Embattled department store chain Debenhams saw its shares jump 35 per cent this morning after it secured a £40m cash injection, as it fights to keep afloat amid crunch debt talks with lenders.
The retailer, which has issued three profit warnings in the last 12 months, said that the agreed £40m loan will "act as a bridge to facilitate a broader refinancing and recapitalisation".
Shares rose 36 per cent in early morning trading to 4.28p, though the stock has lost 95 per cent of its value since trading at a peak 95.8p in May 2015.
Debenhams, which said last month that it had net debt of roughly £286m, also revealed that it has secured additional time from its lenders amid its long-term refinancing efforts.
Sergio Bucher, the chief executive of Debenhams who was ousted from the board last month, said: "Today’s announcement represents the first step in our refinancing process. The support of our lenders for our turnaround plan is important to underpin a comprehensive solution that will take account of the interests of all stakeholders, and deliver a sustainable and profitable future for Debenhams."
He added: "In addition, the partnership agreement we are announcing today with Li & Fung will be a key part of our turnaround plan. It gives us access to state-of-the-art technology in the LF Digital platform, providing end-to-end visibility across our supply chain. This will help us anticipate and respond more quickly to trends and our customers’ preferences, as well as delivering better quality product."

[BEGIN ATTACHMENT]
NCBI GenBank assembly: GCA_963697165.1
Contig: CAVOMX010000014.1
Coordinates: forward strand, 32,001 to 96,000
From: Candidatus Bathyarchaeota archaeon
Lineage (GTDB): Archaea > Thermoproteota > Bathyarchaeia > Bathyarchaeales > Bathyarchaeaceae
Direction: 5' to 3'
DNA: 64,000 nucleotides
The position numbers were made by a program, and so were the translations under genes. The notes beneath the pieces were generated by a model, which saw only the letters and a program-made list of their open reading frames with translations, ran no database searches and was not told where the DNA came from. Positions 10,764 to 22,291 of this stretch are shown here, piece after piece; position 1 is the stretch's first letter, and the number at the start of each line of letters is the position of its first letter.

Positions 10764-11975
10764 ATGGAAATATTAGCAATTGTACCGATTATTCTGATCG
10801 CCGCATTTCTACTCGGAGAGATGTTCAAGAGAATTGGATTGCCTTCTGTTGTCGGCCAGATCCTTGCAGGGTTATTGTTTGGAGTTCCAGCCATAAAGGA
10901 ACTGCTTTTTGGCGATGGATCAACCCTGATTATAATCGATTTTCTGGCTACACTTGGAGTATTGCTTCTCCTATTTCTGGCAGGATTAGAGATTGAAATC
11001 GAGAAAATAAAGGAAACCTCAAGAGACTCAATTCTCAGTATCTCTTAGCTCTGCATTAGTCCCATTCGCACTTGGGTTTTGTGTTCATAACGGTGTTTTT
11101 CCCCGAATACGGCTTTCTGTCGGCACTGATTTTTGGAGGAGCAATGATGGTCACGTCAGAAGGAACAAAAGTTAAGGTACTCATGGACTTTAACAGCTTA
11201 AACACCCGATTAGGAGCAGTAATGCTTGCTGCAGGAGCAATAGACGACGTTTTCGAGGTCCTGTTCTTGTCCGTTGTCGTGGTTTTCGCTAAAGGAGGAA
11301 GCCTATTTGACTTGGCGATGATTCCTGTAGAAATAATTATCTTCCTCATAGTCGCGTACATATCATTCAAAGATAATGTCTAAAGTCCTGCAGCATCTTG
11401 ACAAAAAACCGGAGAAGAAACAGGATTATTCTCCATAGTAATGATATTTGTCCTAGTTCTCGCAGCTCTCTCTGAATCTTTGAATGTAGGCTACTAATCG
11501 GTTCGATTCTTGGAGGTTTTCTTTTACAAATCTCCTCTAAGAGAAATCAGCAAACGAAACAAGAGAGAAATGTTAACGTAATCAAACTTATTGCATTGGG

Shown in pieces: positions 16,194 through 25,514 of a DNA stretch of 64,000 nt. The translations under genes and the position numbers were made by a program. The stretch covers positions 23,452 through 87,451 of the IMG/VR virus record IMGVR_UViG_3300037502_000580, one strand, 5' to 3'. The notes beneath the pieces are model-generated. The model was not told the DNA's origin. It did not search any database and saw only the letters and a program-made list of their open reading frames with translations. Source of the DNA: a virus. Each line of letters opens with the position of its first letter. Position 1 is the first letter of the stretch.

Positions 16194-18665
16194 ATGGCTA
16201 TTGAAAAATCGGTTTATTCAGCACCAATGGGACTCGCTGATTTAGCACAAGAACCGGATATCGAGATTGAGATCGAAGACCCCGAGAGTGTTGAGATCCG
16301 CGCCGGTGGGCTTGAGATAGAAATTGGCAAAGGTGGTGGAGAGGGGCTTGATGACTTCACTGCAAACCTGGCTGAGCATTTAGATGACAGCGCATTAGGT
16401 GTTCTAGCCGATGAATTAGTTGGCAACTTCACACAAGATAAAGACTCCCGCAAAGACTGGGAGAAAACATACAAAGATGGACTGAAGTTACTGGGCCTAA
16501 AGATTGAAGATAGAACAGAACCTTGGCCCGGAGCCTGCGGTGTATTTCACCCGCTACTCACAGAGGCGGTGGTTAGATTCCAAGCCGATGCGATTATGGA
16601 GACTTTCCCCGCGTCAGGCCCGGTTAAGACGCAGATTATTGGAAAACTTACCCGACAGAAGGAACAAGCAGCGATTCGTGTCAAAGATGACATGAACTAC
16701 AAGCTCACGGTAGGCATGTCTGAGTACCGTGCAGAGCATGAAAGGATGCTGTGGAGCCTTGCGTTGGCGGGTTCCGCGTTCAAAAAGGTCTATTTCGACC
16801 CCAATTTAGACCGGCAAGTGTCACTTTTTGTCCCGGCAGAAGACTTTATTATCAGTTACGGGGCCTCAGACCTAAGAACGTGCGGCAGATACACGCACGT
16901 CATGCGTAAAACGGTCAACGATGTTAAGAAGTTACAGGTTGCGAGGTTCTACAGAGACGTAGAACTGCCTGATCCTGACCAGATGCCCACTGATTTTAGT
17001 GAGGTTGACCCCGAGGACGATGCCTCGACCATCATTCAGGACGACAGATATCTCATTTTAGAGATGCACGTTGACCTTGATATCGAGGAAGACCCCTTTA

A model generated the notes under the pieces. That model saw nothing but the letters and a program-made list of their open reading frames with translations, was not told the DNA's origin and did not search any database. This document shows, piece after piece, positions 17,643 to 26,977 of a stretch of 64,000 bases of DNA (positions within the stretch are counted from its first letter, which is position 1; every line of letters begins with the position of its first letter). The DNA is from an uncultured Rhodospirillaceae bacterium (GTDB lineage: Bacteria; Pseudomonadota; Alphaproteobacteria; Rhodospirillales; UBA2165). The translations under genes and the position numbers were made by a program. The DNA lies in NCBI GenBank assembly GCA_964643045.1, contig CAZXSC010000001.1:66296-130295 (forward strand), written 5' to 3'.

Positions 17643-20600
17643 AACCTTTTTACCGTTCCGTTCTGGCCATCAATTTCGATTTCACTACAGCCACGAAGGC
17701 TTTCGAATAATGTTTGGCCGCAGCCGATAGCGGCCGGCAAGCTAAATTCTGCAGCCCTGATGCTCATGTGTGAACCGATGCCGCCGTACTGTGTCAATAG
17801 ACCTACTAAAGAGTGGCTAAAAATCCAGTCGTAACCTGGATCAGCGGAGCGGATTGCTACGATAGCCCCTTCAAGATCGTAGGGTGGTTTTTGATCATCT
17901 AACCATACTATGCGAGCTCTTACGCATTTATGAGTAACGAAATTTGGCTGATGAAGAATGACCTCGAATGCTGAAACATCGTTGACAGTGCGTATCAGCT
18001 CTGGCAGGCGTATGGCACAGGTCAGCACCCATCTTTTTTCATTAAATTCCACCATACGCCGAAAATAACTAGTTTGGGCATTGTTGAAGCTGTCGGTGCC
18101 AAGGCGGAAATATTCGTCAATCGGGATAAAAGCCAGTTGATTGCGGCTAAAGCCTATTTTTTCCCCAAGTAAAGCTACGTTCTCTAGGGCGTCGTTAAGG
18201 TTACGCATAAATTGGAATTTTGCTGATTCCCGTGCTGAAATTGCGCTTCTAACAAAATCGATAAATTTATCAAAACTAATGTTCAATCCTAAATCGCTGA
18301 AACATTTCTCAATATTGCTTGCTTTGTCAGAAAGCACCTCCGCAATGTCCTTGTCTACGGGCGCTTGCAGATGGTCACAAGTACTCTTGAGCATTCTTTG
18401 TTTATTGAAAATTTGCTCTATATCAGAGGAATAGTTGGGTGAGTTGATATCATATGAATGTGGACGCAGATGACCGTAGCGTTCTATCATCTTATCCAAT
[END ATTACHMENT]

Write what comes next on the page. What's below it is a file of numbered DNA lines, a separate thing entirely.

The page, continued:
Debenhams has just announced an additional 12 month £40m credit facility - should help them get their ducks in a row as a number of considerable bumps in the road loom into view for the entire high street at the end of March pic.twitter.com/GsOeMY5Uvf— Neil Craven (@neilcraven1) February 12, 2019
The news, first reported late last night by the Guardian, comes as the beleaguered high street retailer embarks on a controversial insolvency procedure known as a company voluntary arrangement (CVA), which could result in dozens of stores closing and thousands of jobs being cut.
Alasdair Ronald, senior investment manager at Brewin Dolphin, said: "The announcement of today’s cash injection from Debenhams’ lenders will be some much-needed positive news for shareholders in the struggling department store.
"However, context is key and one has to remember that this comes only weeks after a very tough Christmas period for the company. Debenhams is approaching a crunch point: it’s trying to agree a company voluntary arrangement which will accelerate store closures and re-negotiate rents – both of which will be crucial to the business’s survival. Whatever happens, significant change is required if Debenhams is to secure its future."